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Bloomsbury Project

Bloomsbury Streets, Squares, and Buildings

Fitzroy (Duke of Grafton) Estate

Estates in Bloomsbury

1 Duke of Bedford
2 City of London Corporation
3 Capper Mortimer
4 Fitzroy (Duke of Grafton)
5 Somers
6 Skinners' (Tonbridge)
7 Battle Bridge
8 Lucas
9 Harrison
10 Foundling Hospital
11 Rugby
12 Bedford Charity (Harpur)
13 Doughty
14 Gray's Inn
15 Bainbridge–Dyott (Rookeries)

Area between the Foundling and Harrison estates: Church land

Grey areas: fragmented ownership and haphazard development; already built up by 1800

About the Fitzroy (Duke of Grafton) Estate (also known as the Southampton Estate)

The north-west corner of Bloomsbury lies within what was originally Home Field, part of the manor of Tottenhall, owned from the seventeenth century by the Fitzroy family (Survey of London, vol. 21, 1949)

The names of the estate and many of its streets come from the name of family and its titles: Henry Fitzroy, an illegitimate son of Charles II, was created Earl of Euston and later Duke of Grafton in the seventeenth century, and his descendant Charles Fitzroy became first Baron Southampton in the eighteenth century (Oxford Dictionary of National Biography)

The estate has no connection with the former Southampton estate in the south of Bloomsbury which belonged to the earlier Earls of Southampton and was acquired by the Dukes of Bedford when this Southampton title became extinct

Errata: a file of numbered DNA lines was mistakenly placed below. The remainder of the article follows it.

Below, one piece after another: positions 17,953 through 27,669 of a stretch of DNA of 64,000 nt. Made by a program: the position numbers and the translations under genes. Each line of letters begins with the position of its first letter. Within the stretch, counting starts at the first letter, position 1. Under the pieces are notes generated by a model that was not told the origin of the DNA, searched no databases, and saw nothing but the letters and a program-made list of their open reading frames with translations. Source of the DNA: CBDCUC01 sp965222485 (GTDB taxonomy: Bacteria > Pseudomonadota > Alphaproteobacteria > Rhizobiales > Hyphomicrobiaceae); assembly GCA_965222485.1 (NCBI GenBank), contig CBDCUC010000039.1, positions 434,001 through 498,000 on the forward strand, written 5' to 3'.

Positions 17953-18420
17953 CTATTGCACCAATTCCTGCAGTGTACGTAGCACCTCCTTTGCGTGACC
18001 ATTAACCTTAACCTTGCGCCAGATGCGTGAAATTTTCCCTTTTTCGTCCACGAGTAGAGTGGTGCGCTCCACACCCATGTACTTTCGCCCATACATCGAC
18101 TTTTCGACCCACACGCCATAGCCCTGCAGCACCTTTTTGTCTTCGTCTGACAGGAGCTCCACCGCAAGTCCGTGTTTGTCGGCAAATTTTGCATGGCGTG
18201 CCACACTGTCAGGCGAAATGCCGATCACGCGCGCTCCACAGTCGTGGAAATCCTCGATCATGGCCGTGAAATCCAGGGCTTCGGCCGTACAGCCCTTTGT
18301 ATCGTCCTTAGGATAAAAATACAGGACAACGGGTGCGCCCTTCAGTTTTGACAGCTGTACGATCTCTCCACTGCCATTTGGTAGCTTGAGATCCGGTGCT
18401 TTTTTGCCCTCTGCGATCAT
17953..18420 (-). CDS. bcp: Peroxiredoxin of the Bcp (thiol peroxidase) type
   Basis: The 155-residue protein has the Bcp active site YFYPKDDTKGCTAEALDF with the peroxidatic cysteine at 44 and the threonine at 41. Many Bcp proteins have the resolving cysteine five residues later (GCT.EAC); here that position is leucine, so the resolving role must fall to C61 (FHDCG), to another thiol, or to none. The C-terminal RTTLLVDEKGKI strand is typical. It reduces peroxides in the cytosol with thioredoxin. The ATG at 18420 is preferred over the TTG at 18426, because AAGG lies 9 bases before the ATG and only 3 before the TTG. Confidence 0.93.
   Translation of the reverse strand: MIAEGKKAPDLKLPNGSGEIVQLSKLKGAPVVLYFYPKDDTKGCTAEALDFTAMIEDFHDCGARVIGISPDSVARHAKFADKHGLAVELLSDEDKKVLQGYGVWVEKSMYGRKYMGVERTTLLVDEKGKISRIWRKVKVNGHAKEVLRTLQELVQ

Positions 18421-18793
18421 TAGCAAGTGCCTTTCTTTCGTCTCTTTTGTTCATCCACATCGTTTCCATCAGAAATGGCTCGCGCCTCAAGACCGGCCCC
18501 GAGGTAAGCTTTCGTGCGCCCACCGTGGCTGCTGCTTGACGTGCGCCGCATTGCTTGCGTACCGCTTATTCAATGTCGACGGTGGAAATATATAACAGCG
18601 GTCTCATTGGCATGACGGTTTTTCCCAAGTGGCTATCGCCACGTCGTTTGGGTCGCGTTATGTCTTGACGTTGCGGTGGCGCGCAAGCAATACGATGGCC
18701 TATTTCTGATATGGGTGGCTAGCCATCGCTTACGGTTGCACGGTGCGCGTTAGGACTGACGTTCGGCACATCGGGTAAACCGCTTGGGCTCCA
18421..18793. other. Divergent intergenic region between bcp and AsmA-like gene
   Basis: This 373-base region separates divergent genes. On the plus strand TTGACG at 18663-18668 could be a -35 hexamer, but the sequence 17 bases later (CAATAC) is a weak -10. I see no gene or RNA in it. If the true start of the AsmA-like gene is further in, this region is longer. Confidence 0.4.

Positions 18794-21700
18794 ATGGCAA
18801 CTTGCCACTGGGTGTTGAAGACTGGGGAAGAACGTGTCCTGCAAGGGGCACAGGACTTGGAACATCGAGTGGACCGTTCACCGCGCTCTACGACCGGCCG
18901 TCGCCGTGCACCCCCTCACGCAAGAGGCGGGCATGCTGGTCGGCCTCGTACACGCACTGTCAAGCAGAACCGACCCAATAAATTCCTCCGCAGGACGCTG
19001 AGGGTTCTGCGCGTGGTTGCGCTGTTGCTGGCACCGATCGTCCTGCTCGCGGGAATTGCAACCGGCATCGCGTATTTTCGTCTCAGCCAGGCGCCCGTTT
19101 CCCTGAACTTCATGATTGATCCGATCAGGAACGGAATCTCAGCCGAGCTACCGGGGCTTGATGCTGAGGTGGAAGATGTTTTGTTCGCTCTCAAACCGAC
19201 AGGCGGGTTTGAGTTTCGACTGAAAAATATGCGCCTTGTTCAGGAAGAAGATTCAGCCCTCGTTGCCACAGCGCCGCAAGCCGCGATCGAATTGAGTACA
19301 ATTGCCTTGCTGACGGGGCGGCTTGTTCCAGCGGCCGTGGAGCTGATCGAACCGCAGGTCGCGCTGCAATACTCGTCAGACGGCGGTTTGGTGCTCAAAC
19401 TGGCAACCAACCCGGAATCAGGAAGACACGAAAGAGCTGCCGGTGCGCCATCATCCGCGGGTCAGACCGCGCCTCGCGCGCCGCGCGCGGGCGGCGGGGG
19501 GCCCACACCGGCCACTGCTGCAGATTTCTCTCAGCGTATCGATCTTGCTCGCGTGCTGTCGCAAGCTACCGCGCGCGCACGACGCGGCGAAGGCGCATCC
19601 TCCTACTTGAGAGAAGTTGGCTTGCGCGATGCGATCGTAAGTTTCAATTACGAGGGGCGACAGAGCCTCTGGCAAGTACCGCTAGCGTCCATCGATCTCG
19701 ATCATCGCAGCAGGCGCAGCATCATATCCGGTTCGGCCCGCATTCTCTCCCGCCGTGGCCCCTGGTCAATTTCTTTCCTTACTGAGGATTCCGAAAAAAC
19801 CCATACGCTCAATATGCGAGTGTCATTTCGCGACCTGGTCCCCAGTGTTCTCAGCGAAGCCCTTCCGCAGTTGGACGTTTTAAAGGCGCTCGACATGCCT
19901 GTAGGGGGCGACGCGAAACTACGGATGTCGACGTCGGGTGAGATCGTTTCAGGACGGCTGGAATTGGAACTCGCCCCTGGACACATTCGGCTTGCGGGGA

The Bloomsbury part of the Fitzroy estate was developed in the late eighteenth and early nineteenth century

Most of its streets have disappeared entirely under twentieth-century redevelopment, but one of its names, Euston, was the name chosen for the entirety of the Bloomsbury portion of the New Road in 1857, as well as the name given to the first of the three major mainline railway termini built along the road


Southampton Court

Not to be confused with Southampton Court off the Strand

It was in the north-west of Bloomsbury, just south of and parallel to Euston Road; it ran from Beaumont Place to Gower Street, which it joined through an archway opposite Warren Street

It appears on Horwood’s map of 1807

It was part of the general area apparently known as Tottenham Court in the mid eighteenth century; some of these buildings may have survived into the nineteenth century

Horwood’s map of 1819 shows the buildings on its south side numbered consecutively from 1–13, running from west to east; the buildings on its north side are unnumbered

The 1841 census shows a street teeming with skilled and in-demand workers: stonemasons, marble polishers, french polishers, brass founders, painters, plasterers, a plumber, shoemakers, tailors, cordwainers, wine coopers, hackney carriage drivers, porters, dressmakers, laundresses, a bow and arrow maker, a cutler, a midwife, and enormous numbers of labourers, mainly Irish (there was at least one lodging house, run by an Irish woman, where many of the labourers resided)

It still appears on Stanford’s map of 1862

It no longer exists

This page last modified 14 April, 2011 by Deborah Colville


Bloomsbury Project - University College London - Gower Street - London - WC1E 6BT - Telephone: +44 (0)20 7679 3134 - Copyright © 1999-2005 UCL

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